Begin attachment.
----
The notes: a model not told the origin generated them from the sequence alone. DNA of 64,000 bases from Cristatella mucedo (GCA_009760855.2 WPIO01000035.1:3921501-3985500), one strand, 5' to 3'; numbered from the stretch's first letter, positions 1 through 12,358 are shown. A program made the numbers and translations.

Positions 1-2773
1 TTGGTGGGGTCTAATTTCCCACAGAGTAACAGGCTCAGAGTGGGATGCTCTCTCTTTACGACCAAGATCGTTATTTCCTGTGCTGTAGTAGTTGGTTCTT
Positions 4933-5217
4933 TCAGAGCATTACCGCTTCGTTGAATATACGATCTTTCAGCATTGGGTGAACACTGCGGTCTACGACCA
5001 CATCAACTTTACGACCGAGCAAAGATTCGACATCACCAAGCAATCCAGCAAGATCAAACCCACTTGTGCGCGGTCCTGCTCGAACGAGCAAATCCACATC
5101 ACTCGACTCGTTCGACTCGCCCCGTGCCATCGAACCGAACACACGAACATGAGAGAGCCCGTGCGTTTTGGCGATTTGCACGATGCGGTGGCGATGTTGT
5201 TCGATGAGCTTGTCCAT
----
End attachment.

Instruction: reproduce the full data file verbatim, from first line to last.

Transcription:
The notes: a model not told the origin generated them from the sequence alone. DNA of 64,000 bases from Cristatella mucedo (GCA_009760855.2 WPIO01000035.1:3921501-3985500), one strand, 5' to 3'; numbered from the stretch's first letter, positions 1 through 12,358 are shown. A program made the numbers and translations.

Positions 1-2773
1 TTGGTGGGGTCTAATTTCCCACAGAGTAACAGGCTCAGAGTGGGATGCTCTCTCTTTACGACCAAGATCGTTATTTCCTGTGCTGTAGTAGTTGGTTCTT
Positions 4933-5217
4933 TCAGAGCATTACCGCTTCGTTGAATATACGATCTTTCAGCATTGGGTGAACACTGCGGTCTACGACCA
5001 CATCAACTTTACGACCGAGCAAAGATTCGACATCACCAAGCAATCCAGCAAGATCAAACCCACTTGTGCGCGGTCCTGCTCGAACGAGCAAATCCACATC
5101 ACTCGACTCGTTCGACTCGCCCCGTGCCATCGAACCGAACACACGAACATGAGAGAGCCCGTGCGTTTTGGCGATTTGCACGATGCGGTGGCGATGTTGT
5201 TCGATGAGCTTGTCCAT